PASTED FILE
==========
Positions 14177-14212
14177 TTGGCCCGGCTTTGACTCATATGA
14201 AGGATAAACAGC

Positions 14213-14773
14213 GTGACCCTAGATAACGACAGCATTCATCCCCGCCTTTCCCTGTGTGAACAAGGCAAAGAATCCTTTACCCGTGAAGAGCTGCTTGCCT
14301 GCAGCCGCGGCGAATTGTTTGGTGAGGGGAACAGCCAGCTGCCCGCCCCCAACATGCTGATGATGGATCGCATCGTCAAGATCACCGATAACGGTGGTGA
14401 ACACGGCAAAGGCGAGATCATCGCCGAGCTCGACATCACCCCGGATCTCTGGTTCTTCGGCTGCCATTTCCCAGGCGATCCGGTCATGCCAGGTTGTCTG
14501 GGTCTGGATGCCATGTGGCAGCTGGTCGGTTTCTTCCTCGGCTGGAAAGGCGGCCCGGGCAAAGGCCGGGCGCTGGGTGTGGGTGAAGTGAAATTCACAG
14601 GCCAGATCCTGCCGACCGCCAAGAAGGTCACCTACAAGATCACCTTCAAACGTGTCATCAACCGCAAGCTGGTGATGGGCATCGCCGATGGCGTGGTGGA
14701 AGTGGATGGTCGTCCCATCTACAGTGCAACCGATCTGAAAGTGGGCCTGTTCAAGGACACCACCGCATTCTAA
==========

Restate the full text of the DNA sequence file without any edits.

Positions 14177-14212
14177 TTGGCCCGGCTTTGACTCATATGA
14201 AGGATAAACAGC

Positions 14213-14773
14213 GTGACCCTAGATAACGACAGCATTCATCCCCGCCTTTCCCTGTGTGAACAAGGCAAAGAATCCTTTACCCGTGAAGAGCTGCTTGCCT
14301 GCAGCCGCGGCGAATTGTTTGGTGAGGGGAACAGCCAGCTGCCCGCCCCCAACATGCTGATGATGGATCGCATCGTCAAGATCACCGATAACGGTGGTGA
14401 ACACGGCAAAGGCGAGATCATCGCCGAGCTCGACATCACCCCGGATCTCTGGTTCTTCGGCTGCCATTTCCCAGGCGATCCGGTCATGCCAGGTTGTCTG
14501 GGTCTGGATGCCATGTGGCAGCTGGTCGGTTTCTTCCTCGGCTGGAAAGGCGGCCCGGGCAAAGGCCGGGCGCTGGGTGTGGGTGAAGTGAAATTCACAG
14601 GCCAGATCCTGCCGACCGCCAAGAAGGTCACCTACAAGATCACCTTCAAACGTGTCATCAACCGCAAGCTGGTGATGGGCATCGCCGATGGCGTGGTGGA
14701 AGTGGATGGTCGTCCCATCTACAGTGCAACCGATCTGAAAGTGGGCCTGTTCAAGGACACCACCGCATTCTAA